The new rules do not address the recent decision of the Federal Court of Appeal in The Queen v. The Canadian Medical Protective Association. In that decision, the Federal Court affirmed that the investment management services were financial services of "arranging for" the purchase and sale of financial instruments and, therefore, exempt from GST. We understand that the decision is still under review by the Department of Finance. Consequently, taxpayers who are in a similar situation as the Canadian Medical Protective Association may wish to consider claiming rebates for tax paid in error on investment management services.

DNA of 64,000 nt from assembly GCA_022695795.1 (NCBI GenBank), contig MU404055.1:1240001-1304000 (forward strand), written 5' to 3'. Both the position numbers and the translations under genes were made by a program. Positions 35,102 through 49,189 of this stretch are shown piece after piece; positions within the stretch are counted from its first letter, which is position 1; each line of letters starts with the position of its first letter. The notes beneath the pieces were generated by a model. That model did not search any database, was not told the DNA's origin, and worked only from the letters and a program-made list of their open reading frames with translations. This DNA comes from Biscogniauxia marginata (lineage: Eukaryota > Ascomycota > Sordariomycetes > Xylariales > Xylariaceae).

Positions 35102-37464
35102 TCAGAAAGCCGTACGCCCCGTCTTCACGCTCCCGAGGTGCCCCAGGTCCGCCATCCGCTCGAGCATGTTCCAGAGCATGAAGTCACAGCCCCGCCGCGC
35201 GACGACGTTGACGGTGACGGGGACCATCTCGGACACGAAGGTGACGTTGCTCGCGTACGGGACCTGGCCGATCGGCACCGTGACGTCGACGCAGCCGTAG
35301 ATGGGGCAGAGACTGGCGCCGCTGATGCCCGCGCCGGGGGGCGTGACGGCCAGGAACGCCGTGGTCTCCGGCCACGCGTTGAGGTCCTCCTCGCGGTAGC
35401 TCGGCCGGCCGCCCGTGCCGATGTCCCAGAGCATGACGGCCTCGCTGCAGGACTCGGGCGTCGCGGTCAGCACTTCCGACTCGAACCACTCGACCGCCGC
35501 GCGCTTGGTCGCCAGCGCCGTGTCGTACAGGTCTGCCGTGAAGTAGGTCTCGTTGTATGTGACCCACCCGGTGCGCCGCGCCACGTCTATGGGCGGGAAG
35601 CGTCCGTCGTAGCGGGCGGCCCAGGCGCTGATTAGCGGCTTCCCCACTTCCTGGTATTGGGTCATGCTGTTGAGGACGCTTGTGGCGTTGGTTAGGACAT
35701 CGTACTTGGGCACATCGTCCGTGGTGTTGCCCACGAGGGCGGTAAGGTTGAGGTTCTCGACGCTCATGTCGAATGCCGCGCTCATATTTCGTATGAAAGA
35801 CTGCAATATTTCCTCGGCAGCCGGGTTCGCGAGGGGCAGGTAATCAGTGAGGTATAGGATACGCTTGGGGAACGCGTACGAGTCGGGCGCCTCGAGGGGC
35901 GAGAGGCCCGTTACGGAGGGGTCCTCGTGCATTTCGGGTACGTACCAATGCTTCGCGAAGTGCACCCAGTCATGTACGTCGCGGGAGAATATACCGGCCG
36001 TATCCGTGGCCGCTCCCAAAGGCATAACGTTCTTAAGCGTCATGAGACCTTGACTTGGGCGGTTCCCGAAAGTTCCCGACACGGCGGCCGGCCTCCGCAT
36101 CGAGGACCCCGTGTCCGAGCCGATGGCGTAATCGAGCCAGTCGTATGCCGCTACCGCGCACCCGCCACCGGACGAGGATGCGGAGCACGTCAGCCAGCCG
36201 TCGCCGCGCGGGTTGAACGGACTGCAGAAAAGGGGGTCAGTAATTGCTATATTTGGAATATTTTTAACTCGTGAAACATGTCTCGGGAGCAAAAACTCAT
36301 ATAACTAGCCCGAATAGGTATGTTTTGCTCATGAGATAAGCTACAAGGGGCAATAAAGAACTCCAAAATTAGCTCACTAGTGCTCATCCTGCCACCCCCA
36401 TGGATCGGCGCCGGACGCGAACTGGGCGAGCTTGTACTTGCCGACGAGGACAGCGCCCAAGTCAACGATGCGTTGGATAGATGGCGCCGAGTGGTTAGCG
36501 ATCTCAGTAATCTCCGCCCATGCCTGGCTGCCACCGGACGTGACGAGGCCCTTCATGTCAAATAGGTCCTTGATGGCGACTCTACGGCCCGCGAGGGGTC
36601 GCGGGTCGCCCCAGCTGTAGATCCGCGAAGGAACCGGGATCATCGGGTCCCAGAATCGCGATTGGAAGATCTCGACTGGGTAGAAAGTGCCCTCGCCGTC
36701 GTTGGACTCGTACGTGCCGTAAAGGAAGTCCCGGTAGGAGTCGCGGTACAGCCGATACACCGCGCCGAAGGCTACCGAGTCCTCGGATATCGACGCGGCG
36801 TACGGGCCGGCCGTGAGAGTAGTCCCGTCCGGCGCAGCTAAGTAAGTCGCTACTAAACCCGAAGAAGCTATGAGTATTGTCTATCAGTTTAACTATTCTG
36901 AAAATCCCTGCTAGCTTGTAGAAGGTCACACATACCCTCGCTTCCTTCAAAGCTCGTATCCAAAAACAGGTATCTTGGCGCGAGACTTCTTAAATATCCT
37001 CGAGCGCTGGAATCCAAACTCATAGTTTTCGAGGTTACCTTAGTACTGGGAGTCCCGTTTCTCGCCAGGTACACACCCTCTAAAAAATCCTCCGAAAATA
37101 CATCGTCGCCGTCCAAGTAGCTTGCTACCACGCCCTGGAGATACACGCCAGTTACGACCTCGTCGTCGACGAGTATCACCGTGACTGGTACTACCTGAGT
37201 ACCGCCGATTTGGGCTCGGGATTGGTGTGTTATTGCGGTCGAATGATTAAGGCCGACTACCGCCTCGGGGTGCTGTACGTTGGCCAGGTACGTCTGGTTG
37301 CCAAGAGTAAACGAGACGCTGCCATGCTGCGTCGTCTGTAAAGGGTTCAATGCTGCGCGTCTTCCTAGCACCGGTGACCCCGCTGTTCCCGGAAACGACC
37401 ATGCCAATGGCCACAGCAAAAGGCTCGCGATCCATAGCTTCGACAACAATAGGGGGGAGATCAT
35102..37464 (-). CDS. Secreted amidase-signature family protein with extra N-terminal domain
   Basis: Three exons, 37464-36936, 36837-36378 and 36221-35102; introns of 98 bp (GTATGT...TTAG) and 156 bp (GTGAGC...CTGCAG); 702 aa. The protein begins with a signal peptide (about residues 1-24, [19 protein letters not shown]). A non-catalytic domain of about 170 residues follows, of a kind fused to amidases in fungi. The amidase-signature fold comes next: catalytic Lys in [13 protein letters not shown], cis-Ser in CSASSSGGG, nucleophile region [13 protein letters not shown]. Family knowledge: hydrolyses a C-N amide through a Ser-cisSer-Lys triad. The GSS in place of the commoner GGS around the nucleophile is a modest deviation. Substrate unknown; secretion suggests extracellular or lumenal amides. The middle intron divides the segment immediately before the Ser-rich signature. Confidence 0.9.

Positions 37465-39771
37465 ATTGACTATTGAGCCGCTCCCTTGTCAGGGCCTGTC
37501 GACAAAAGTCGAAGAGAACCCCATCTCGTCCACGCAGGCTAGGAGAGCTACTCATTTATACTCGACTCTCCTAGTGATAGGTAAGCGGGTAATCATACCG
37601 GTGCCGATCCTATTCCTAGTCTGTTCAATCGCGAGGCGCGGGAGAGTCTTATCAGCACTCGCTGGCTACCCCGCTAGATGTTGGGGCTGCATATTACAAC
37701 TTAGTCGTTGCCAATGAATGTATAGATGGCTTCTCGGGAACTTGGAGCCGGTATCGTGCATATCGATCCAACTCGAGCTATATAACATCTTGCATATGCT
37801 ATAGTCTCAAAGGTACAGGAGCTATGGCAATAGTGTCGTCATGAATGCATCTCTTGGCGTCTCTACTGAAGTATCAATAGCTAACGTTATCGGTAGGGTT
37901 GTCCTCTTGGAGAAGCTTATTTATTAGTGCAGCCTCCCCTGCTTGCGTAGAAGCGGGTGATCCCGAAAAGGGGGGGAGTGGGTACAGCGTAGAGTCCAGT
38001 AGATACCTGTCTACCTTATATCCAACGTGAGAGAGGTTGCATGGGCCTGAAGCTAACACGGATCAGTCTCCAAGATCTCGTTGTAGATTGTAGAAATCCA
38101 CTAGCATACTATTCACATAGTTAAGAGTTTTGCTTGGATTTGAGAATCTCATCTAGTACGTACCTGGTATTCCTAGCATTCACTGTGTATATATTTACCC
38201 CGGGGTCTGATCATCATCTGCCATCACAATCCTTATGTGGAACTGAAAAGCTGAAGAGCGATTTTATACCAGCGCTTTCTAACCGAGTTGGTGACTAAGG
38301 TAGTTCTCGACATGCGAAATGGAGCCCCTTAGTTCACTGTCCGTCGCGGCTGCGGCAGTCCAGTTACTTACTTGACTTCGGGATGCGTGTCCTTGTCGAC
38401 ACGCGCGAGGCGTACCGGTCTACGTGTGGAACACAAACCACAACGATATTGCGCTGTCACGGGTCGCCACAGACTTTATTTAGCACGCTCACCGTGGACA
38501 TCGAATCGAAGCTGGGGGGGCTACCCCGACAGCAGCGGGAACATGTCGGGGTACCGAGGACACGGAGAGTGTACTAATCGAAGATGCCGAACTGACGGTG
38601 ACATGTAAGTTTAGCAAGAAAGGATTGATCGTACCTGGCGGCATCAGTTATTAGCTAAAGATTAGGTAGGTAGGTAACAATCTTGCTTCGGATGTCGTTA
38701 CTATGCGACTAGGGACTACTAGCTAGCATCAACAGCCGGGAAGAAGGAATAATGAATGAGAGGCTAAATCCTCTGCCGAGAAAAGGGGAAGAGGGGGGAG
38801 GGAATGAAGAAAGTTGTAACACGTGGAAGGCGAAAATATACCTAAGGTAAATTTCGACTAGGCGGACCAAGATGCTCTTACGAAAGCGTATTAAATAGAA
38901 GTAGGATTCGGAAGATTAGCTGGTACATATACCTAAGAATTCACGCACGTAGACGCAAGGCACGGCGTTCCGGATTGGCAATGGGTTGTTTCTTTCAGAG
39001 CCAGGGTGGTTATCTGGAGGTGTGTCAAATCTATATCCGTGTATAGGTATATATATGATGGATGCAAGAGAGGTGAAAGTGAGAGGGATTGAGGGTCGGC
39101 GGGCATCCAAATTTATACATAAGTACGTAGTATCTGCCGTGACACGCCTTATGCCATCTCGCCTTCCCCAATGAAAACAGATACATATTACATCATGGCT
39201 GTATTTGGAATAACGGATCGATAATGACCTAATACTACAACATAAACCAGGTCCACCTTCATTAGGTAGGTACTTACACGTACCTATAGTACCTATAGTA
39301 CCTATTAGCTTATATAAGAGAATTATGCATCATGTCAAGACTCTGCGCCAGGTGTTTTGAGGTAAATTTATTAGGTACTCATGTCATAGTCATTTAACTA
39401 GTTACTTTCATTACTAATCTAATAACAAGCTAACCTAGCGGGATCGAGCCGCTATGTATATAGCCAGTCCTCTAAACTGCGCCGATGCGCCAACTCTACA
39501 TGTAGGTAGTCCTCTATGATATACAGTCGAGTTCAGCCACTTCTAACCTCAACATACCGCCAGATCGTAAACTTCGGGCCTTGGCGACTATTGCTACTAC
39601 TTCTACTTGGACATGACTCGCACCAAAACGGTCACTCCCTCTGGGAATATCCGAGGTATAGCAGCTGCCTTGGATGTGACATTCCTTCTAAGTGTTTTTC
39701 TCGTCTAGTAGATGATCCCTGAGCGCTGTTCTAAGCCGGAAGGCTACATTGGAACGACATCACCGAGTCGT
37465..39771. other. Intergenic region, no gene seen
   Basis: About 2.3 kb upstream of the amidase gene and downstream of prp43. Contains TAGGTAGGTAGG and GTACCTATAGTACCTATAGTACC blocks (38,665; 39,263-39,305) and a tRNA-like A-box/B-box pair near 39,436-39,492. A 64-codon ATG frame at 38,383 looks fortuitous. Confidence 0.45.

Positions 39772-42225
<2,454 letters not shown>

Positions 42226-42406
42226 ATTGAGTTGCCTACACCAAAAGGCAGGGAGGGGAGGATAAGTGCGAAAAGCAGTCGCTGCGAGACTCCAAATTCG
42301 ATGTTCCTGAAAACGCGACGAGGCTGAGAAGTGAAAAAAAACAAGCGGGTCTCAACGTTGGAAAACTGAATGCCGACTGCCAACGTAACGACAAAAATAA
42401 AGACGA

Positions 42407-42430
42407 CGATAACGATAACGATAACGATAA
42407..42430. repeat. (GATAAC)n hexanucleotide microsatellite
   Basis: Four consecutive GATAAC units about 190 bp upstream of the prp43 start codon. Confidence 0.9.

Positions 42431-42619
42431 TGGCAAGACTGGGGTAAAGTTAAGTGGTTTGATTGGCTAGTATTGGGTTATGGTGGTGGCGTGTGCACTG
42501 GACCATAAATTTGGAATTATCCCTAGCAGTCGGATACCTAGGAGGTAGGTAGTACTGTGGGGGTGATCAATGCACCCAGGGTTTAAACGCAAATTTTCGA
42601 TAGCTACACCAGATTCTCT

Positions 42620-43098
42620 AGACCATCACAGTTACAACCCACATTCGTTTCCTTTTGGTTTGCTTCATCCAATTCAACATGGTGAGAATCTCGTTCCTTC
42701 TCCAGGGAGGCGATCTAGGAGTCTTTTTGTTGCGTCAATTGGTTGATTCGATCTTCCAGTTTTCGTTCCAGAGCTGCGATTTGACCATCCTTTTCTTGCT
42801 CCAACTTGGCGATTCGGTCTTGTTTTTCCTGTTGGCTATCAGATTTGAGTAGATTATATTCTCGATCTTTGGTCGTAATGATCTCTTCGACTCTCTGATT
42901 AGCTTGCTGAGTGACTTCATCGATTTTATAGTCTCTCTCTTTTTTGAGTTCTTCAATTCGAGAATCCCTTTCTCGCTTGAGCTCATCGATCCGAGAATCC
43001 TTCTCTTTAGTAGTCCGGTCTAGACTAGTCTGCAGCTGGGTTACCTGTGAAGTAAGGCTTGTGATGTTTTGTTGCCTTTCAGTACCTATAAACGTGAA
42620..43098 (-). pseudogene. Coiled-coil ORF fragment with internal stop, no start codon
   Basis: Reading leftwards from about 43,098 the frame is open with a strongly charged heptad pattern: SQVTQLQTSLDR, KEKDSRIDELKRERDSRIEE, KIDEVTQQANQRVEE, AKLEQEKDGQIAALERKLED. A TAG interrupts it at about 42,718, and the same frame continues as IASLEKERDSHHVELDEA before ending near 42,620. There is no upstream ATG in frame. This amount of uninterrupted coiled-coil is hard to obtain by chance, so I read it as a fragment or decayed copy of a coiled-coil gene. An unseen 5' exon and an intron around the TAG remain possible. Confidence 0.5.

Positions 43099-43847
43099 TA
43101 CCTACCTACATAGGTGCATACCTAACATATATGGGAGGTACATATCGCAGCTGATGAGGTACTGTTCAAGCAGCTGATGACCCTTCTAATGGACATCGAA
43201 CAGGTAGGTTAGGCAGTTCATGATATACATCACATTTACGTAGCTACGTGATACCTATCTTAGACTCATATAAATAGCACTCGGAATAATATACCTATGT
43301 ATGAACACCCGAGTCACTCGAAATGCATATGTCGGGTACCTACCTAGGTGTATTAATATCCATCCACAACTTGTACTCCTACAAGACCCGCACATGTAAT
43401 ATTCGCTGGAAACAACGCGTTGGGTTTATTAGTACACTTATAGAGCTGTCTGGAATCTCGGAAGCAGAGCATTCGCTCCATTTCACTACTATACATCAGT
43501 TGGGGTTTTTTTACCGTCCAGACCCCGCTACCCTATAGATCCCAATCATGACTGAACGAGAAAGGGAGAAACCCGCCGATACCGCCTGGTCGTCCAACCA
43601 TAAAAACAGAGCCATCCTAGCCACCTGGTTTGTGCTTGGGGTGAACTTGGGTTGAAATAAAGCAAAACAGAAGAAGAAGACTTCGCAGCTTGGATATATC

We wish to acknowledge the contribution of Robert Kreklewich to this publication.

The content of this article is intended to provide a general guide to the subject matter. Specialist advice should be sought about your specific circumstances.